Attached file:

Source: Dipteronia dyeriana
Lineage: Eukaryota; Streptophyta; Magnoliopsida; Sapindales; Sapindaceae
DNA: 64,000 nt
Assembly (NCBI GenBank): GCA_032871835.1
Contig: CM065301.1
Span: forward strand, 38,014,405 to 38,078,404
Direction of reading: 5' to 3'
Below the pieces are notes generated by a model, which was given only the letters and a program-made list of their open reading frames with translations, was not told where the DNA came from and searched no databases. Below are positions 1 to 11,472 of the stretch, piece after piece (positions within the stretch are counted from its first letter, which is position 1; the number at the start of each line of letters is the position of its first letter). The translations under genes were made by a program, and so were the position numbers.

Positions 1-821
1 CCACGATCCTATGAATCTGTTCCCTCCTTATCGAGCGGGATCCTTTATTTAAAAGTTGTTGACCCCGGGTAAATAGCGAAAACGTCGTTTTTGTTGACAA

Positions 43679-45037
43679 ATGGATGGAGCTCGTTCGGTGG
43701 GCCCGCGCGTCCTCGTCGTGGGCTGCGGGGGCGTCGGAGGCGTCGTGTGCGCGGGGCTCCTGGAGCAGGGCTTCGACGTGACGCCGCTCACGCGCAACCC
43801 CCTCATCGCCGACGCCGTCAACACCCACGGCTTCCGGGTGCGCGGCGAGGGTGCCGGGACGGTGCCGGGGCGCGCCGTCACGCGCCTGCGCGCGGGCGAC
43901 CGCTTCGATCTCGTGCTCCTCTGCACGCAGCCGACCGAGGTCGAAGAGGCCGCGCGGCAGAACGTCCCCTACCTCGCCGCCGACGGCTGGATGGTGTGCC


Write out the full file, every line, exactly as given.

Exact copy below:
Source: Dipteronia dyeriana
Lineage: Eukaryota; Streptophyta; Magnoliopsida; Sapindales; Sapindaceae
DNA: 64,000 nt
Assembly (NCBI GenBank): GCA_032871835.1
Contig: CM065301.1
Span: forward strand, 38,014,405 to 38,078,404
Direction of reading: 5' to 3'
Below the pieces are notes generated by a model, which was given only the letters and a program-made list of their open reading frames with translations, was not told where the DNA came from and searched no databases. Below are positions 1 to 11,472 of the stretch, piece after piece (positions within the stretch are counted from its first letter, which is position 1; the number at the start of each line of letters is the position of its first letter). The translations under genes were made by a program, and so were the position numbers.

Positions 1-821
1 CCACGATCCTATGAATCTGTTCCCTCCTTATCGAGCGGGATCCTTTATTTAAAAGTTGTTGACCCCGGGTAAATAGCGAAAACGTCGTTTTTGTTGACAA

Positions 43679-45037
43679 ATGGATGGAGCTCGTTCGGTGG
43701 GCCCGCGCGTCCTCGTCGTGGGCTGCGGGGGCGTCGGAGGCGTCGTGTGCGCGGGGCTCCTGGAGCAGGGCTTCGACGTGACGCCGCTCACGCGCAACCC
43801 CCTCATCGCCGACGCCGTCAACACCCACGGCTTCCGGGTGCGCGGCGAGGGTGCCGGGACGGTGCCGGGGCGCGCCGTCACGCGCCTGCGCGCGGGCGAC
43901 CGCTTCGATCTCGTGCTCCTCTGCACGCAGCCGACCGAGGTCGAAGAGGCCGCGCGGCAGAACGTCCCCTACCTCGCCGCCGACGGCTGGATGGTGTGCC